E-mail floats amid social comms wave

Social increasingly permeating enterprise communications, but e-mail--"basic" and "necessary"--remains top form of interaction, analysts say.
Written by Jamie Yap, Contributor

Analysts agree that enterprise communications today are increasingly becoming socially-driven, such as the use of instant messaging (IM) and social networks, but they also note that e-mail remains a staple, if not the top, mode of communication in organizations.

There is "increasing interest" in "social technologies" being used as communication forms among enterprises, which include social media, instant messaging, Web conferencing and video conferencing, said John Brand, Forrester Research's vice president and principal analyst for CIO group.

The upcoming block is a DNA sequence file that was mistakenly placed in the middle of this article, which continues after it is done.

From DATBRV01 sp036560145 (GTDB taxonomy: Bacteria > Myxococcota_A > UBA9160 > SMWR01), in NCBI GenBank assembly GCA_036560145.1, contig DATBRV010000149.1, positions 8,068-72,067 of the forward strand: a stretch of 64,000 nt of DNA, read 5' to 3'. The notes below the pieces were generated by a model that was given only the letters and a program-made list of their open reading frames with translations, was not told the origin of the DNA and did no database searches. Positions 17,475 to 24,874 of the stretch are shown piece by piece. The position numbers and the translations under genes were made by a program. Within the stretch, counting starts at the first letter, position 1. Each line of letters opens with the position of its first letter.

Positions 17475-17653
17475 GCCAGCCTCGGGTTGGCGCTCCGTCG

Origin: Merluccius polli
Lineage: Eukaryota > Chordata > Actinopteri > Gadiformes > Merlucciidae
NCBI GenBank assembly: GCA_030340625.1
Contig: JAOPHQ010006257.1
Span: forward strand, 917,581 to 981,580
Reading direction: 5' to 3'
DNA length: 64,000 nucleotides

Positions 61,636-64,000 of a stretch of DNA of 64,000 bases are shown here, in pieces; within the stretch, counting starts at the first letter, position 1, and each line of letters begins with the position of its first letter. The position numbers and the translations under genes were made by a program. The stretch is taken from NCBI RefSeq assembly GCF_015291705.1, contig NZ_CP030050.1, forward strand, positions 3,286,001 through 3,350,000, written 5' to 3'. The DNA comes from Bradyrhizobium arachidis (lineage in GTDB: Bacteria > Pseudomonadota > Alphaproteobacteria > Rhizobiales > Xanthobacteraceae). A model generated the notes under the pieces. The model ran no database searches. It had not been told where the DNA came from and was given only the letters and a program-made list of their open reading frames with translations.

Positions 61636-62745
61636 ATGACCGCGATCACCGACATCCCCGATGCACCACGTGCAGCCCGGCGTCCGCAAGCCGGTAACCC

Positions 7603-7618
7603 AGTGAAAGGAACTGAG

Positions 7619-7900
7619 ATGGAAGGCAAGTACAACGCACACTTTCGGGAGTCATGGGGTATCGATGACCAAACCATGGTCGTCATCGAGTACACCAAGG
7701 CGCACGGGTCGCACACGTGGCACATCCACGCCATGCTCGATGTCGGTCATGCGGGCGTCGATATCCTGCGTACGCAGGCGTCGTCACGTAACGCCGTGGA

"Business communication has always been social", he said in an e-mail interview with ZDNet Asia. Outside the organization, companies are always "driving conversations with their customers", which in today's context, would be via social media such as Twitter and Facebook.

But "social is [being] applied" to organizations' internal communications as well, noted Brand, pointing to the emergence of digitally-enabled social activities within the business and how more companies try to create their own "Facebook for the enterprise". It is about creating "a richer employee directory with the ability for users to contribute [and share] their own content", whether via social networking tools, blogs or wikis, he added.